Terrell and Gaye's first major hit was the Nick Ashford and Valerie Simpson composition, "Ain't No Mountain High Enough". The duo quickly followed up with the top five hit ballad, "Your Precious Love". Despite rumors of a romantic relationship – Gaye was married to Anna Gordy and Terrell was dating Temptations lead vocalist David Ruffin – both singers denied such a relationship with Gaye saying later that they had a brother-and-sister relationship, a statement reiterated by Ashford & Simpson. Other hit singles the duo scored within an eighteen-month period included "If I Could Build My Whole World Around You", "Ain't Nothing Like the Real Thing" and "You're All I Need to Get By". Other hits such as "You Ain't Livin' till You're Lovin'" and "The Onion Song" found success in Europe. The duo's recording of "If This World Were Mine", the b-side of "If I Could Build My Whole World Around You", found modest success on the charts, the first sole Gaye composition to do so. The song later found major R&B success when Luther Vandross covered it with Cheryl Lynn over a decade later.
The duo was also a success together onstage, Terrell's easy-going nature with the audience contrasting from Gaye's laid-back approach. However, that success was short-lived. On October 14, 1967, while performing at Virginia's Hampden-Sydney College, Terrell collapsed in Marvin's arms. She had been complaining of headaches in the weeks leading up to the concert, but had insisted she was all right. However, after she was rushed to Southside Community Hospital, doctors found that Terrell had a malignant brain tumor.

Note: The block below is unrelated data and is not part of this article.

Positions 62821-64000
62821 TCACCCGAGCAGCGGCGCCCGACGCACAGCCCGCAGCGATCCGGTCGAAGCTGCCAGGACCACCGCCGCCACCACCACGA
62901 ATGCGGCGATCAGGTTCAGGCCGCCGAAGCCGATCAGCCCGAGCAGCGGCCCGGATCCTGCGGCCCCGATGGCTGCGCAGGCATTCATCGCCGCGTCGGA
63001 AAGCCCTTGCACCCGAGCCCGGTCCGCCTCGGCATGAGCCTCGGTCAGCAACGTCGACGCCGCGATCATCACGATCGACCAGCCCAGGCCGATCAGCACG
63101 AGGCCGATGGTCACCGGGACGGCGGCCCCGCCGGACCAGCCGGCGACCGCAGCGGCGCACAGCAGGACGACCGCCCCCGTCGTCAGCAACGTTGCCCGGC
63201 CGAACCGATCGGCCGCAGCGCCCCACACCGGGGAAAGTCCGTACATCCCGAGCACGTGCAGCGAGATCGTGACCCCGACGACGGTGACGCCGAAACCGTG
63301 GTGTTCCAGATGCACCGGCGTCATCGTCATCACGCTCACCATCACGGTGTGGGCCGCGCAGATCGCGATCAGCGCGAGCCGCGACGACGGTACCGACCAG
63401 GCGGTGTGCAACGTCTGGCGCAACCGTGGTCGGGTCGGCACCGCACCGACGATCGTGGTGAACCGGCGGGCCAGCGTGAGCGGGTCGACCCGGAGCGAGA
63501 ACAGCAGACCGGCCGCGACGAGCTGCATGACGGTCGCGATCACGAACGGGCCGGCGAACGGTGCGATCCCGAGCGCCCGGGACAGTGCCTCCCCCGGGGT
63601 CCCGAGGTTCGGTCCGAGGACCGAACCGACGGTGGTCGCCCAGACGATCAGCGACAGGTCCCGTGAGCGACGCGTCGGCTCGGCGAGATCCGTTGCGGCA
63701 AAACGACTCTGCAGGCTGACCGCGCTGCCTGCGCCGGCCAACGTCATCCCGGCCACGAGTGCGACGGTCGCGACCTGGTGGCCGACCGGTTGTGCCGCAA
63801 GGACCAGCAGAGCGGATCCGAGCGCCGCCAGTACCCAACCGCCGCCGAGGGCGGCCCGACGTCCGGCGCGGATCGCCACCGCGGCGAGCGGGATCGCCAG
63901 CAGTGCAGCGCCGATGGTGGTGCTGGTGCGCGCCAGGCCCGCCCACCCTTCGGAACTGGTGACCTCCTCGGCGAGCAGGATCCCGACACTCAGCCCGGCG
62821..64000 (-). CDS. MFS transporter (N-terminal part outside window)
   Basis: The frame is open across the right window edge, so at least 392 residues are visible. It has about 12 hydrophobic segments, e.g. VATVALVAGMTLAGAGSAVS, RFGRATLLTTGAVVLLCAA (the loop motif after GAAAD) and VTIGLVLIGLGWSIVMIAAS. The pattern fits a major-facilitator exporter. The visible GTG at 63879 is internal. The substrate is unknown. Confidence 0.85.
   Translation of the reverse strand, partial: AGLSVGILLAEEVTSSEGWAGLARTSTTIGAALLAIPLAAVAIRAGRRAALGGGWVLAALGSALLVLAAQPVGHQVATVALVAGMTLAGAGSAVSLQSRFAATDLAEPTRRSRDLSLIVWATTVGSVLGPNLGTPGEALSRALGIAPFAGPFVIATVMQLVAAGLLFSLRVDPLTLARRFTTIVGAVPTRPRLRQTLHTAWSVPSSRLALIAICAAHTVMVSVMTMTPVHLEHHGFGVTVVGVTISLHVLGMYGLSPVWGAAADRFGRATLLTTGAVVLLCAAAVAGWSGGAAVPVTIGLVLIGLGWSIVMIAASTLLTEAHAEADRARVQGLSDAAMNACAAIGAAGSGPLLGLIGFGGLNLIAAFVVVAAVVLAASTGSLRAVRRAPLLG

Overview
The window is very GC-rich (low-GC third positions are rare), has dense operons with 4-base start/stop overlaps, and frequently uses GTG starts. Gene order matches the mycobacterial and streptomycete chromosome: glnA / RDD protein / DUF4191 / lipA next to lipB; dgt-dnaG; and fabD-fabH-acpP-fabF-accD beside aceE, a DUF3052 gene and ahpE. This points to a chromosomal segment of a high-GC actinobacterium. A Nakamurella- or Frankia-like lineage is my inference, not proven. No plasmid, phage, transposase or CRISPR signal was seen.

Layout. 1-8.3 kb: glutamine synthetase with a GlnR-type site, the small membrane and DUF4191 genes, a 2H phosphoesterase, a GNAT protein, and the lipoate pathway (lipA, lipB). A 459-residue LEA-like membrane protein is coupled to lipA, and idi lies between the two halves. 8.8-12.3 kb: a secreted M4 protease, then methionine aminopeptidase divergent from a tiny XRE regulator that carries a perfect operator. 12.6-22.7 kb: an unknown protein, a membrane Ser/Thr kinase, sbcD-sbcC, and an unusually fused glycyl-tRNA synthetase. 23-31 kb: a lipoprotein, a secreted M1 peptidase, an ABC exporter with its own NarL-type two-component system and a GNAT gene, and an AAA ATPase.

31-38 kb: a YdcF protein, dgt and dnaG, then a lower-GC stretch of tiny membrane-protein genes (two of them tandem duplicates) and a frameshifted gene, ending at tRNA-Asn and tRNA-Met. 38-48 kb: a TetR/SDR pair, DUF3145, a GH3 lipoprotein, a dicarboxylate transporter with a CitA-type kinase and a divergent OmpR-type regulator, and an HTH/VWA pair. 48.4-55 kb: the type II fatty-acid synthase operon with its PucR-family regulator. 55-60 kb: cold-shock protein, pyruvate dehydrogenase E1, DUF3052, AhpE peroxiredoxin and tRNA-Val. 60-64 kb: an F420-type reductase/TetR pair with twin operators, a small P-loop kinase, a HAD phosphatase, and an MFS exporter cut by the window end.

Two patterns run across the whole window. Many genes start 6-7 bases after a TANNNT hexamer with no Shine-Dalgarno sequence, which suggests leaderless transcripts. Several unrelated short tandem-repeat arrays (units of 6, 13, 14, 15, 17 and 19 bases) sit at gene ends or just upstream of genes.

The diagnosis ended her performing career, though she still occasionally recorded, often with guidance and assistance. Terrell ceased recordings in 1969 and Motown struggled with recording of a planned third Gaye and Terrell album. Gaye initially had refused to go along with it saying that he felt Motown was taking unnecessary advantage of Terrell's illness. Gaye only reluctantly agreed because Motown assured him recordings would go to insure Terrell's health as she continued to have operations to remove the tumor, all of which were unsuccessful. In September 1969, the third Gaye and Terrell duet album, Easy was released, with many of the songs saaid to have been subbed by Valerie Simpson,